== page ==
Blog

Variance in soil samples explained

Often, we are asked about variance – different results when you test the same sample. Our answer is that nature produces most of this variance. To explain, when you measure out 0.5 cc of soil, you have on average about 0.6 grams of soil.

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microBIOMETER® soil testing in New Zealand garden community

In learning how to develop healthy soil for healthy plants and people, Frans Plugge of New Zealand discovered the importance of increasing the fungi population in his garden and this led him to microBIOMETER®. “The microBIOMETER® soil test makes measuring the fungi to bacteria ratio so easy.” – Frans

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How do plants farm soil microbes?

A summary of James F. White’s presentation at BioFarm, 2020 (Nov. 12, 2020). The rhizophagy cycle is an amazing process recently discovered by James White’s laboratory at the University of New Jersey, by which root tips “ingest” bacteria and absorb nitrogen and phosphorus and other nutrients from them.

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microBIOMETER® collaborates with university soil study.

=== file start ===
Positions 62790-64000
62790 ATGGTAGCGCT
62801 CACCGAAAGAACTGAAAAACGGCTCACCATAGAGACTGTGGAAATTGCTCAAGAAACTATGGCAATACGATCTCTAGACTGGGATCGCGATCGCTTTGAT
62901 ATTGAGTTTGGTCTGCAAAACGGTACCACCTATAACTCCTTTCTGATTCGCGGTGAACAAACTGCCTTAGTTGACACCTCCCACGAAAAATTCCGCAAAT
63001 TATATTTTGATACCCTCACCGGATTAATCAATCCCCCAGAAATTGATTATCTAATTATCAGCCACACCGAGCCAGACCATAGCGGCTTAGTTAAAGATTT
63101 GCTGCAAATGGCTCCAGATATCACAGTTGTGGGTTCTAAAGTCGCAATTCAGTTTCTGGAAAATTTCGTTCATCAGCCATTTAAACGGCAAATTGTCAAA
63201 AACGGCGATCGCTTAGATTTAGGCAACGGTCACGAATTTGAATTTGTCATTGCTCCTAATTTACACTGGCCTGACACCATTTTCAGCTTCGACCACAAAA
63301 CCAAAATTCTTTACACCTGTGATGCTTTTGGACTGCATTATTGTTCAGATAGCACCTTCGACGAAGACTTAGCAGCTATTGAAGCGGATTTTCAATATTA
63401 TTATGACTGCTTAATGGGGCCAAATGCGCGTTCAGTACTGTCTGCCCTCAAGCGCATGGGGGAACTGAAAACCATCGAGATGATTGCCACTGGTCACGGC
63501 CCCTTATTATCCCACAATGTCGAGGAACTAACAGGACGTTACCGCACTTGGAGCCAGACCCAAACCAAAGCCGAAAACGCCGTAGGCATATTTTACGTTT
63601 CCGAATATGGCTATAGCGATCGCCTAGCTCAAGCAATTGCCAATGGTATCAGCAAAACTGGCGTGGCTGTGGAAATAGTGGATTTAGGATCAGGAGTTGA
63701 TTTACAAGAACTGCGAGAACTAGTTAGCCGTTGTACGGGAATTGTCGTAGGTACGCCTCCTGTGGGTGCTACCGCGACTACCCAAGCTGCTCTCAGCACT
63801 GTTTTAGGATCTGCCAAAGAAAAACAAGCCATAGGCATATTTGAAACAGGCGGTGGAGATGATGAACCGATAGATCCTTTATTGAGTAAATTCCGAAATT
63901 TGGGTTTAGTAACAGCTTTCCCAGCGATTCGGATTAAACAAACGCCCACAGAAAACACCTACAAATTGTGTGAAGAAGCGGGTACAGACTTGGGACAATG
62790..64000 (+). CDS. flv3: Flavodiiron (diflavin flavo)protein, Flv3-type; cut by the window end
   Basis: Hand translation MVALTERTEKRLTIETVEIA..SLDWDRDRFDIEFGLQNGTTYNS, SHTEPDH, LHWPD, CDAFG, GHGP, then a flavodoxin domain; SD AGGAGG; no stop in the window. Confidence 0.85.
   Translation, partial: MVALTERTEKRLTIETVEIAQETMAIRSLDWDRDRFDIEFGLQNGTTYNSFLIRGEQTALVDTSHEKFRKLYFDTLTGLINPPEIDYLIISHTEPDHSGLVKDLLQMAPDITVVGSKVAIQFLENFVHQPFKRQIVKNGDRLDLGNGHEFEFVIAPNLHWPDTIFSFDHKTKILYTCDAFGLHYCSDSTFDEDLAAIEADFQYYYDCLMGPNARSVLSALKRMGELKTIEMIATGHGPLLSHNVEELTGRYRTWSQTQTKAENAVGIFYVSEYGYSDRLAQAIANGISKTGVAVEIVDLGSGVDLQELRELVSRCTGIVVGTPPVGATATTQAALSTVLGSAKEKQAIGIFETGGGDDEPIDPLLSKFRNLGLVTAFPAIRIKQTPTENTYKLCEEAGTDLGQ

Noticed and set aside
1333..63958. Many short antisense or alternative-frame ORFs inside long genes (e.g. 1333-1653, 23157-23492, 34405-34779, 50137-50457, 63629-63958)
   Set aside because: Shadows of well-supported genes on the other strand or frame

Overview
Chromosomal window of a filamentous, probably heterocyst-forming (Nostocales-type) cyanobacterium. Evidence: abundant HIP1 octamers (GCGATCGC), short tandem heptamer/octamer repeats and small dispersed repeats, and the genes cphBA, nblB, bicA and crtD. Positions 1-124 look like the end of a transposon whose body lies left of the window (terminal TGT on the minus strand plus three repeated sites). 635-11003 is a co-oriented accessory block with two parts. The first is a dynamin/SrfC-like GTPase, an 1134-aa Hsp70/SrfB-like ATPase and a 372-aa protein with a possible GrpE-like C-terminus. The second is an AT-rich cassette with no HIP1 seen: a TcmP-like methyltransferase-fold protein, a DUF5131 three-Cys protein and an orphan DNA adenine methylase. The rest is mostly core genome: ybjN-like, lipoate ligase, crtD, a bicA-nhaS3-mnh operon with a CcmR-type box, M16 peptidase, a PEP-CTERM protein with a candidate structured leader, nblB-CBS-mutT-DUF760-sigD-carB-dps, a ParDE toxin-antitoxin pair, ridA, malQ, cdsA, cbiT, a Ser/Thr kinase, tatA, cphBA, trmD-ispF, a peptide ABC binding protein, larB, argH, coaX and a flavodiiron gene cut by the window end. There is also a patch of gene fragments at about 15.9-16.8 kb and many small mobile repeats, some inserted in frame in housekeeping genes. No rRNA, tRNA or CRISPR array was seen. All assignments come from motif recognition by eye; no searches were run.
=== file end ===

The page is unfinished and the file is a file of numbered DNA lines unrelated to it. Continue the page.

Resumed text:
Dr. Sharon Pochron and her students at Stonybrook University in New York have been using microBIOMETER® for two years. Dr. Pochron studies the effect of various Roundup formulations and microplastics on soil microbes and soil invertebrates. Her most recent publication (See Figure 2) shows microbial biomass increasing on day 7 in both the Roundup

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microBIOMETER® soil testing hemp plants in New York

Kerry Trammel is the owner of The Releaf Market LLC located in Jamestown, NY. The market has been open for business since March 2019. Kerry has had a license to grow hemp in New York State since September 2019. The Releaf Market uses microBIOMETER® to test their indoor grow as well as their 2.5

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microBIOMETER® testing soil in the Netherlands

With a small R & D grant awarded from the Dutch government, Jo Ploumen of the Netherlands is using microBIOMETER® to determine fungal to bacterial ratios in vermicompost filled in a Johnson-Su Bioreactor versus residence time. Jo also uses microBIOMETER® to measure microbes and F:B ratio in select soil samples as a member of

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The importance of tracking improvements in soil health

Microbial biomass (MB) is the best single indicator of soil health (Doran, 2000). Microbes feed and protect plants, build soil structure which prevents erosion, increase water holding capacity, and build soil organic matter (SOM). MB is low in any situation that is harmful to plant growth (and vice versa) and

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